Tuesday, November 8, 2011

Tourism Malaysia and rich Arab women.


So the Dutchman is home after a week of travelling, and he brought me Emirates in-flight magazine. (I love flying Emirates and I used to take it all the time until they started regularly stopping in Colombo on the way from Dubai to Singapore -- extremely tiring because you can't sleep on that leg. Also, their food is fantastic.) I adore reading travel articles and also scrutinising tourism ads for Orientalism and other fancy theories like that.

Here's an ad for Malaysia, which targets (rich) Arab women from the Middle East. And men, I guess, but they're secondary here. Because the print says
Luxury Brands, Luxury Spas, Decisons, Decisions. 
Discover luxury spas nestled between designer labels in Asia's finest malls. 
Hydrate or detoxify? Tote or clutch? It's now or never.
It sounds almost a little sarcastic, because deciding between two kinds of handbags or two kinds of pampering is hardly a life-altering decision. But what gets me most of all is the way these Arab women are portrayed as being utterly frivolous, with nothing to do except shop and pamper themselves. Stereotyping women as obsessed with shopping and all things frivolous is nothing new. At least in this case, it isn't harmful, just offensive.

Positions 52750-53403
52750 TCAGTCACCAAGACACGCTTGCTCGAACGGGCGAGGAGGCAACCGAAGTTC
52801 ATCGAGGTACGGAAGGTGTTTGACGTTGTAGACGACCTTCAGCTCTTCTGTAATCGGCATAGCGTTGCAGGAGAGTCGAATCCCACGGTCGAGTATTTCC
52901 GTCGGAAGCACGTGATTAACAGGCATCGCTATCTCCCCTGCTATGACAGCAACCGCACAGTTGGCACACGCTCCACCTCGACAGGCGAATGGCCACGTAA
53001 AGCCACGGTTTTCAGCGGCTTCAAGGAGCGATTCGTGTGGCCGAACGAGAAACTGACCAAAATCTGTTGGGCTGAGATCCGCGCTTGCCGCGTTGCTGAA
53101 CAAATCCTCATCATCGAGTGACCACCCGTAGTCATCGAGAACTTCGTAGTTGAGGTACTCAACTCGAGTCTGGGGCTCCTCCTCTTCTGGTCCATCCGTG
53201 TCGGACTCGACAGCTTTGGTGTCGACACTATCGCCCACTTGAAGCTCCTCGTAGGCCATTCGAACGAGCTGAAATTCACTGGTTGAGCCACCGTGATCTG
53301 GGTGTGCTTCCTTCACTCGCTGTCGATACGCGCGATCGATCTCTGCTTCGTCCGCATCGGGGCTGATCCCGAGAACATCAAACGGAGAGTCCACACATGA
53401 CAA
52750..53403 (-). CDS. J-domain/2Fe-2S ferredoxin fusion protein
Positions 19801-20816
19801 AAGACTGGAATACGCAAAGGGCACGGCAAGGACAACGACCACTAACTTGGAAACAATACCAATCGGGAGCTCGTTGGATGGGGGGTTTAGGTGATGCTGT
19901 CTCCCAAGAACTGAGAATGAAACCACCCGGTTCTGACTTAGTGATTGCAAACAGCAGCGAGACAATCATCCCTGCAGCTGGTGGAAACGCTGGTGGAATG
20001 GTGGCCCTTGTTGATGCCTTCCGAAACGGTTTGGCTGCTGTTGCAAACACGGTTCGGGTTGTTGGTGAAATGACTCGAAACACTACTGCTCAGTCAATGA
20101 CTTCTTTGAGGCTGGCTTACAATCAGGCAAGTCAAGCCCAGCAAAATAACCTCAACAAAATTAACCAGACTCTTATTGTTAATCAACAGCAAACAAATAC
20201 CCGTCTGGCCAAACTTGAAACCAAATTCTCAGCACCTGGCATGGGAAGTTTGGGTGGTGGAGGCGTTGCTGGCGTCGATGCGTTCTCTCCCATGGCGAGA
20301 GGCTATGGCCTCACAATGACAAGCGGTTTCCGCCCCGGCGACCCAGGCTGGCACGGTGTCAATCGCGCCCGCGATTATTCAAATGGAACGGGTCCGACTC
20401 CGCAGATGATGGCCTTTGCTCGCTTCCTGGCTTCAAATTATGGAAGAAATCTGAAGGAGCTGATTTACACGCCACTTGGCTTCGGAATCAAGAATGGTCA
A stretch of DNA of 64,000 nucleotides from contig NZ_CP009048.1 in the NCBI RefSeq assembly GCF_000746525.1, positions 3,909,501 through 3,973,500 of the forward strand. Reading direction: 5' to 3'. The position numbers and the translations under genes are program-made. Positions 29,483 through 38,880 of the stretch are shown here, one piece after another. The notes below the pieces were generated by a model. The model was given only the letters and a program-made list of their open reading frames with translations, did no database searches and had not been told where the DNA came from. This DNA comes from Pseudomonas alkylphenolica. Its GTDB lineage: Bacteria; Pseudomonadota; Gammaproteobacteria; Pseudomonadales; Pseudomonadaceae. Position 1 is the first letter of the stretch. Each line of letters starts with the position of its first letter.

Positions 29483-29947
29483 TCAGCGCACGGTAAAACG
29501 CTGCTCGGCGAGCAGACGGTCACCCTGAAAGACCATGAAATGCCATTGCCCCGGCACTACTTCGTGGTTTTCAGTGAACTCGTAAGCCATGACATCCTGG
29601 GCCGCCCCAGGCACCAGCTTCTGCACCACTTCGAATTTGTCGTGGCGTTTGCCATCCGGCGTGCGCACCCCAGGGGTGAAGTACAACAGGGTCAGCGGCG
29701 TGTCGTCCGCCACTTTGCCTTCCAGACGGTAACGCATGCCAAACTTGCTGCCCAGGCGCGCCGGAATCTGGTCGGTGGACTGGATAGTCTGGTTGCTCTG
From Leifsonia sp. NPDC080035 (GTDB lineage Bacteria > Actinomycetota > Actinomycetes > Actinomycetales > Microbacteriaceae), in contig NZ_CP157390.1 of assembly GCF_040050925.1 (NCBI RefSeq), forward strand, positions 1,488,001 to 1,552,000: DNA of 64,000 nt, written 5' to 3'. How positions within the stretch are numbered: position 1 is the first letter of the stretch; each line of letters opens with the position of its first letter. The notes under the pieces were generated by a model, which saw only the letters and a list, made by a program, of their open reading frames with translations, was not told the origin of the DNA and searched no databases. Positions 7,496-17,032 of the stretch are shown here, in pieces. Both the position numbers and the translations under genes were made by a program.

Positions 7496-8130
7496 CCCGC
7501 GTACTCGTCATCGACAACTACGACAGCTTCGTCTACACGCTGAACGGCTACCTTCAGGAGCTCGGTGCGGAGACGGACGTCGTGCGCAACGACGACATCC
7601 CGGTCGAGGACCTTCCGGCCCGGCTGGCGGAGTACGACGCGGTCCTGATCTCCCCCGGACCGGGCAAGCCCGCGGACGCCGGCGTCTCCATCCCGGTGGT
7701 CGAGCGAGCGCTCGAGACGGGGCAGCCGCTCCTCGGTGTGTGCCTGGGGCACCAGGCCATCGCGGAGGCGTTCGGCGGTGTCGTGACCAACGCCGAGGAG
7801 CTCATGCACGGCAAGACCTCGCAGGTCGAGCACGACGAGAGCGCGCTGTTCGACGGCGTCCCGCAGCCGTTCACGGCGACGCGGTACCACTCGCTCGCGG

Actually, I can't deny that this is what it seems like. When waiting in airport terminals in Dubai and Doha, I've seen many well-dressed Arab women decked in jewels, thickly made-up, and occupying their children. It's possible of course, that they live a life of luxury.

But that doesn't mean that that's all they care about. And Malaysia, seriously, usually your problem with advertising your country is that you emphasise the indigenous tribes too much, or claim to be representative of Asia (Malaysia Truly Asia!). Advertise your halal food and ubiquitous musollahs! Why did the advertising change so starkly just because you're targeting a really rich demographic now?

A quest for fireflies at Kampung Kuantan

For the record, when I was queuing up for a ride in a small wooden boat in Kuala Selangor to catch a glimpse of fireflies in Pahang, there were Arab tourists there too (made up and in jewels and all, but keen to find fireflies nevertheless!). People are multi-faceted. People are not defined by their money, even though we might want to define them as such.

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